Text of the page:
It has been a year since the pandemic broke out. Though vaccines have not fully relinquished the COVID-19 virus, people have held small gatherings for the sake of tradition, business, or mere fun. Despite the careful practices, the suspension of minute contagious particles will make its way through. As such, it’s not an excuse to disinfect everything inside your home, from the tiniest display piece to that rarely used turntable and its components.
Long-term record player owners knew the proper way of brushing off the dust. However, disinfection is a completely different thing. If you’re keen to eliminate bacteria, you’ll want to make sure it’s squeaky-clean. Here is a set of quick tips on disinfecting your cartridges, vinyl records, and turntables.
Disinfecting Your Stylus
If you hear pops, clicks, and hisses whenever you play a song on the turntable, it could be that your stylus is dirty. Micro-debris and dust may build up on the tip, causing surface noise. You can prevent this by carefully cleaning the tip with items exclusively made to clean diamond needle tops like that of the atn140lc.
A DIY solution would be using a cutout piece from the white Mr. Clean Magic Eraser. However, some Magic Eraser versions have a blue side, which comes in treated with cleaning agents harmful to the tip. Avoid using them.
The most recommended way to clean the delicate stylus is by carefully lowering the tip and let it touch the Onzow Zerodust Stylus Cleaner — a product claimed to be softer than a baby’s skin.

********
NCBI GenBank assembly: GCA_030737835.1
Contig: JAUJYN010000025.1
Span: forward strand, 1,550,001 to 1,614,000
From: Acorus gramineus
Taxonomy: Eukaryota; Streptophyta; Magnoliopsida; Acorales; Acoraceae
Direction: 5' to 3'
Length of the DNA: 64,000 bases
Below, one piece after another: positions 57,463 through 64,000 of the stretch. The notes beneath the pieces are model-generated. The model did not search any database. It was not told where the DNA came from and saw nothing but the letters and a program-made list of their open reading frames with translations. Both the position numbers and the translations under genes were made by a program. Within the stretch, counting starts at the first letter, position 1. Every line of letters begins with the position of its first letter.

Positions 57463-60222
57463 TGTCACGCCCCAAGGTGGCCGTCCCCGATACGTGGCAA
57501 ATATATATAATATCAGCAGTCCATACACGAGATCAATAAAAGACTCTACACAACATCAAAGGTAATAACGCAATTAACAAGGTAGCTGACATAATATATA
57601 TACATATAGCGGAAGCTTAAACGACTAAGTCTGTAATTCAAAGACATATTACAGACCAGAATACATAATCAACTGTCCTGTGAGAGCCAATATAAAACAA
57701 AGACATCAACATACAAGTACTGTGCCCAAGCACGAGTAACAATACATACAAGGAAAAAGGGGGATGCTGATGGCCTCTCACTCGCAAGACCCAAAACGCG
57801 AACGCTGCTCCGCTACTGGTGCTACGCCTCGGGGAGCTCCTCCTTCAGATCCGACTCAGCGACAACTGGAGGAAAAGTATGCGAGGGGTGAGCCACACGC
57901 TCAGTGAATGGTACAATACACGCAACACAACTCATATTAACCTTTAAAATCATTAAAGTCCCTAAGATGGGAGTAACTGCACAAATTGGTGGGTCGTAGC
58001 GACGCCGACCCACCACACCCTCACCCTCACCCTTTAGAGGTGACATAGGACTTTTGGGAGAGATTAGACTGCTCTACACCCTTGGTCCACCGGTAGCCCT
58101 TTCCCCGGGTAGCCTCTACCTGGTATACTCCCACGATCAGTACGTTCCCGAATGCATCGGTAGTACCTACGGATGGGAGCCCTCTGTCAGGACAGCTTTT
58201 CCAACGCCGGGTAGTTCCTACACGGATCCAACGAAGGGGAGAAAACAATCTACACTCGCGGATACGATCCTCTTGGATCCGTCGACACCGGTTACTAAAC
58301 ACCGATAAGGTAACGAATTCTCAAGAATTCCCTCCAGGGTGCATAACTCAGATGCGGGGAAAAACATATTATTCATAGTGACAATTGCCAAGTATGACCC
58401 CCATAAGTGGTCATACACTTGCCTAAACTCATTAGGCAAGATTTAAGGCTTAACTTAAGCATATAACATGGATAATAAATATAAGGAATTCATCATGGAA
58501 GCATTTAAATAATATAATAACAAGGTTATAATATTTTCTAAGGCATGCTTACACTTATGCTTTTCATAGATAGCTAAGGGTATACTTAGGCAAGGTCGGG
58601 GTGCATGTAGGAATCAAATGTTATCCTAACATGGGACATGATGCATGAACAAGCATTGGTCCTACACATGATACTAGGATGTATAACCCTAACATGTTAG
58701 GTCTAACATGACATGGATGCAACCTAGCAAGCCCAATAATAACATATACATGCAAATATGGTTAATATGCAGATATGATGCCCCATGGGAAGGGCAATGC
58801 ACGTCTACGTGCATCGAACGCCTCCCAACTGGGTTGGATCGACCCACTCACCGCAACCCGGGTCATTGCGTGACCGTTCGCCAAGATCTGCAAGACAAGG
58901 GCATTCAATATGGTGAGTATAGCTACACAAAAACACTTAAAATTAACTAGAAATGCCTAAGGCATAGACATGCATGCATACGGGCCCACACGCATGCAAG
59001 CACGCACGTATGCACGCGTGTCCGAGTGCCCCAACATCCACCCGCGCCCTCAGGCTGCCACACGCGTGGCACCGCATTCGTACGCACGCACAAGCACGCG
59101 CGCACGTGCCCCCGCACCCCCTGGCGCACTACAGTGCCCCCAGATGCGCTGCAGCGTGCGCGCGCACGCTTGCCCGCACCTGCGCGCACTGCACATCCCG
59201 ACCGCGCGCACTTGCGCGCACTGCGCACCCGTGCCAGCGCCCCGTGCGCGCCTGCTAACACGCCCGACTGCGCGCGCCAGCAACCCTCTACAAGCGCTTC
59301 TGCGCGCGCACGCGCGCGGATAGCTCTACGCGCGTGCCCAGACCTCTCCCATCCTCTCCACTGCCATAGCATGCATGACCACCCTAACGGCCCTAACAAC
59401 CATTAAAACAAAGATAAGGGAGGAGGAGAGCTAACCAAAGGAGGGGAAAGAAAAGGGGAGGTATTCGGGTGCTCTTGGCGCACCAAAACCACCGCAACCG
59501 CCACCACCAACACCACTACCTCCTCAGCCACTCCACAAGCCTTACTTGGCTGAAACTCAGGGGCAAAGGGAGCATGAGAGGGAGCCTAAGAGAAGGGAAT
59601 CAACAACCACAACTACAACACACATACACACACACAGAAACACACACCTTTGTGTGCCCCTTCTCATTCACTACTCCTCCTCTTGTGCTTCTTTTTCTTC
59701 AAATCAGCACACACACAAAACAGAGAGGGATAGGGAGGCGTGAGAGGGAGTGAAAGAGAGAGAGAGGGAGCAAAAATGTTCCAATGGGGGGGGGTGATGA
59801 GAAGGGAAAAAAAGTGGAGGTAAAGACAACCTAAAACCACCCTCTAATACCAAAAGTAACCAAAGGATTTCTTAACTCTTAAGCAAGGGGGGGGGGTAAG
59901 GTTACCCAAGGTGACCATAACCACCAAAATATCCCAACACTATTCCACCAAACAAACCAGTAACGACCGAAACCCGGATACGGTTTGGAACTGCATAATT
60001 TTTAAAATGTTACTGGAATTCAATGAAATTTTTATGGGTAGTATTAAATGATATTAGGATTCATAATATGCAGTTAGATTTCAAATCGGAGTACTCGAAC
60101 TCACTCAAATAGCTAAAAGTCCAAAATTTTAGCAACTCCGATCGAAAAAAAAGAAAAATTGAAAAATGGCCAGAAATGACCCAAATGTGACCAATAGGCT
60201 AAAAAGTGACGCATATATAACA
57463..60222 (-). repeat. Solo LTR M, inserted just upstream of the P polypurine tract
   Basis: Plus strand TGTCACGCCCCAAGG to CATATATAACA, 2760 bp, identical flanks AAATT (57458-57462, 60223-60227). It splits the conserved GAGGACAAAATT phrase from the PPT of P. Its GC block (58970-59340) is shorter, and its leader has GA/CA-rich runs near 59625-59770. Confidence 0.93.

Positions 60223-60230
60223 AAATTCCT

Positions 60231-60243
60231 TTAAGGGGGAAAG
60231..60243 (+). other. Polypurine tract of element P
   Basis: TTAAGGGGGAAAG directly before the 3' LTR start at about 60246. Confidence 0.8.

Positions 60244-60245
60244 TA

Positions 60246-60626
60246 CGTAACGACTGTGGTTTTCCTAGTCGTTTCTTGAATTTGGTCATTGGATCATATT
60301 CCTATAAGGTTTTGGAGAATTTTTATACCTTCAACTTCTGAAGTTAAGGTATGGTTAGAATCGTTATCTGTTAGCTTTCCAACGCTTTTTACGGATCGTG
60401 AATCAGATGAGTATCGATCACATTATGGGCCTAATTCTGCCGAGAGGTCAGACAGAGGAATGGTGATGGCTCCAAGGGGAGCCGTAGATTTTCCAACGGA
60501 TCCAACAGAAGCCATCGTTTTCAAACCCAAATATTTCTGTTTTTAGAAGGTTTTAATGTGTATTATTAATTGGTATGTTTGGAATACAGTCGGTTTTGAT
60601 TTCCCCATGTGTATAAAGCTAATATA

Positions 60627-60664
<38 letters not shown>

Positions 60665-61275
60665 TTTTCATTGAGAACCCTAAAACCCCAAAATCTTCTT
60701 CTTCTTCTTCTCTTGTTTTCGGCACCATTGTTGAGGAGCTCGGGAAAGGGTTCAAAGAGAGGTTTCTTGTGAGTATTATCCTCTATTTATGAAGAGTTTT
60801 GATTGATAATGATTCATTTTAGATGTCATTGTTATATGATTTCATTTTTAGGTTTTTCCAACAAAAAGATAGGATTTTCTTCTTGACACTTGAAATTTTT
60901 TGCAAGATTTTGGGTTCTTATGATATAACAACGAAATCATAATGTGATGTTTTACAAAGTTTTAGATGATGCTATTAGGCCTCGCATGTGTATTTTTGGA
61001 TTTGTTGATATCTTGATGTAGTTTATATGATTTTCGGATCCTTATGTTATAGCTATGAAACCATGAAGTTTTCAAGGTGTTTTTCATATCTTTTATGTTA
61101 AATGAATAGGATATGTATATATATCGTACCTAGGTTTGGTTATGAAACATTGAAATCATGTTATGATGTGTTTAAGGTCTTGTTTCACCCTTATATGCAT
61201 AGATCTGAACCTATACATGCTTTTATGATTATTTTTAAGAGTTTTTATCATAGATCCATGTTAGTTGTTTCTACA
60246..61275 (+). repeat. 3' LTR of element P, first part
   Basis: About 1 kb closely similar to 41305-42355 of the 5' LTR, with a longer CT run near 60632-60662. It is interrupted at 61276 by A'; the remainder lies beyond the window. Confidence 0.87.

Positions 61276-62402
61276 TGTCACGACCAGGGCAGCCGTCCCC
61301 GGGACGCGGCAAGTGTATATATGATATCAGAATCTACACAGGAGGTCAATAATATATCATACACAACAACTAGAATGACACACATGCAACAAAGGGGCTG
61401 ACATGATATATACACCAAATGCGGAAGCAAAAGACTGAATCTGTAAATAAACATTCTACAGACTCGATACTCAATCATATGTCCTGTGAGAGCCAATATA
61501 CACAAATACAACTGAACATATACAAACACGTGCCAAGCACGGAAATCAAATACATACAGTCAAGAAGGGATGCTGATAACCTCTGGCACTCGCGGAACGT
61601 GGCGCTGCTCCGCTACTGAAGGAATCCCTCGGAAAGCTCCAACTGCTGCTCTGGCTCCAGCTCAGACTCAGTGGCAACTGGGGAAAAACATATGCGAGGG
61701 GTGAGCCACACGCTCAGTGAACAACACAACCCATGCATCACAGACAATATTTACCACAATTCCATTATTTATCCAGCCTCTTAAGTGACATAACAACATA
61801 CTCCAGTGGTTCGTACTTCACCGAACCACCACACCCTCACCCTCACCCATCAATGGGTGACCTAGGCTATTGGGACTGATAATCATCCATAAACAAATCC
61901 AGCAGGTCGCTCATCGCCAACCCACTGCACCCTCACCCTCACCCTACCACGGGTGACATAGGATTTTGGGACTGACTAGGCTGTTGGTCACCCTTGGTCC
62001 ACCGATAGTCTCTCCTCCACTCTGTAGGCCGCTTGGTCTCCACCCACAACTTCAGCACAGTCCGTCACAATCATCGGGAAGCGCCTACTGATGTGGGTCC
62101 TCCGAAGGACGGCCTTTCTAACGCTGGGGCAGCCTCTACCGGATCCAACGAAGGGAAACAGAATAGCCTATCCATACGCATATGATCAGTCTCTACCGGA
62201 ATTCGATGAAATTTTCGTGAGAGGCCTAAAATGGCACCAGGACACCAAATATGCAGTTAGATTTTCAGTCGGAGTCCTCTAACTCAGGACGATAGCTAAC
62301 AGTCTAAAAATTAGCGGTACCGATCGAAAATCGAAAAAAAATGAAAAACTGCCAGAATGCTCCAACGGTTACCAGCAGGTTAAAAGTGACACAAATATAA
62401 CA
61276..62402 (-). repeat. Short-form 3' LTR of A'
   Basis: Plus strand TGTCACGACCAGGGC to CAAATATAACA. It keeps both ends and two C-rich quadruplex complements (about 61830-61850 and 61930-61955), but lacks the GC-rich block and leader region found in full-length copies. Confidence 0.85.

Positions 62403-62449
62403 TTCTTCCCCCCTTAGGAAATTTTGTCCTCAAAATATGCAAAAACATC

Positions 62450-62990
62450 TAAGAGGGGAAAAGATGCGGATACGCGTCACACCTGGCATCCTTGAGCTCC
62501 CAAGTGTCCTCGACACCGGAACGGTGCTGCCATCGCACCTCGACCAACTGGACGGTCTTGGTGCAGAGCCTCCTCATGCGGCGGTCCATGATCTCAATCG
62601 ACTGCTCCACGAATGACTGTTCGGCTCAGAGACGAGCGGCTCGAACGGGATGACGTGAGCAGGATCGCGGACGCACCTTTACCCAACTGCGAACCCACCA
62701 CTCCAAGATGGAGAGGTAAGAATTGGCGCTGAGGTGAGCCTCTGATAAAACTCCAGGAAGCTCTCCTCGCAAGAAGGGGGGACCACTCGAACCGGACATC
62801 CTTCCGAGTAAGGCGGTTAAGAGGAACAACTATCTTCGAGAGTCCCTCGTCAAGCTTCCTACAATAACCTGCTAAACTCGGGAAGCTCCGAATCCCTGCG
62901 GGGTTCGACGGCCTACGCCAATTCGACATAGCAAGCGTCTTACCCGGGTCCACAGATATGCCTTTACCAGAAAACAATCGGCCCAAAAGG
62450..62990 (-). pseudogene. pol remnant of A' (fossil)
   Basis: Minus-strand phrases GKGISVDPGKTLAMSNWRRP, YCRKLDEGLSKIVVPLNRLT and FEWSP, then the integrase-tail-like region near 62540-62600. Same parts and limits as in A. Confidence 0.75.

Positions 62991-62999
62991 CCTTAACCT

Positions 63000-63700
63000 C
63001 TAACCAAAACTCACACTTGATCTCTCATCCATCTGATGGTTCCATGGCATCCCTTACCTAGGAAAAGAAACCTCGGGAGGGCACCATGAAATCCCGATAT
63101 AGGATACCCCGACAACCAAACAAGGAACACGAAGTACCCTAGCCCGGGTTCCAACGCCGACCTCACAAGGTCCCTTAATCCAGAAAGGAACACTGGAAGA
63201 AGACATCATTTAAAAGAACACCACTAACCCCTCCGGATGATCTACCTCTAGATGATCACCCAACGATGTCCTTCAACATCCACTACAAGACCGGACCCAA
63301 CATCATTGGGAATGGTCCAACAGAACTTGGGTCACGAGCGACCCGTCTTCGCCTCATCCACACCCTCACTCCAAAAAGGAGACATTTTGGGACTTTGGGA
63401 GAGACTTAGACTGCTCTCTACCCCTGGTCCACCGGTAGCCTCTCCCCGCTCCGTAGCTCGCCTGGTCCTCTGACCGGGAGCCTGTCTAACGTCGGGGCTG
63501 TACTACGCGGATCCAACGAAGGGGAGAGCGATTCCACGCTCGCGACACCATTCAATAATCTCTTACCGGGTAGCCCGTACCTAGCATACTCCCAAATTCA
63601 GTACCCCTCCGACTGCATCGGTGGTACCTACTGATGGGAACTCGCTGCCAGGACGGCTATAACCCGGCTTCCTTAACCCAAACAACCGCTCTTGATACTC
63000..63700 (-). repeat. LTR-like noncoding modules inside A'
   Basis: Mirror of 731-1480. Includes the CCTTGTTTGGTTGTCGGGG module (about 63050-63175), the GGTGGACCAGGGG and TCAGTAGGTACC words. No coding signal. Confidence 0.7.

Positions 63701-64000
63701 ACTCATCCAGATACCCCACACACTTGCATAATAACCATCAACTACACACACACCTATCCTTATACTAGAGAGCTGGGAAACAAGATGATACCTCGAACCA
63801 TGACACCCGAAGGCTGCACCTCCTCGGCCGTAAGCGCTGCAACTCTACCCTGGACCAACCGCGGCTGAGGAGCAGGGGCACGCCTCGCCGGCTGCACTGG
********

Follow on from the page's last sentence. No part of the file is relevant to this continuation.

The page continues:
Disinfecting Your Turntables
Through the years, many consider “turntables” and “record players” the same. However, the old vernacular “record player” pertains to the equipment’s whole, while the turntable is the circular area where you place the vinyl disc. You can still use regular disinfectant on both and apply a mould remover to remove blight and fungus on the affected parts of the old record player’s cabinet.
With a microfiber cloth, wipe the body of the record player and the actual turntable. Use rubbing alcohol to disinfect and remove the stains, especially if the turntable needs some deep cleaning. Begin by softly wiping at the center, then outwards in a circular motion.
Moisture has no place on a turntable. As such, the residue left by the rubbing alcohol must go. Dry the surface with a lint-free cloth.
Taking Care Of Your Vinyl
Vintage vinyl records are rare and cost many times higher than their original value. With extra value comes extra care or end up losing them. For your vinyl, gently dust it off before and after every use. You can use a vinyl brush, or an anti-static cloth slightly dampened with rubbing alcohol.
The proper way of cleaning your vinyl works the same way as dusting off your turntable. Brush from the center and work your way outwards in a circular motion like a ripple. Store the albums using both inner and outer sleeves. Keep them dry and away from direct sunlight.
Regular vinyl listeners must disinfect their turntables and stylus at least once a week. The dust and bacteria accumulating on your music equipment would entirely depend on the cleanliness of your vinyl records when you play them.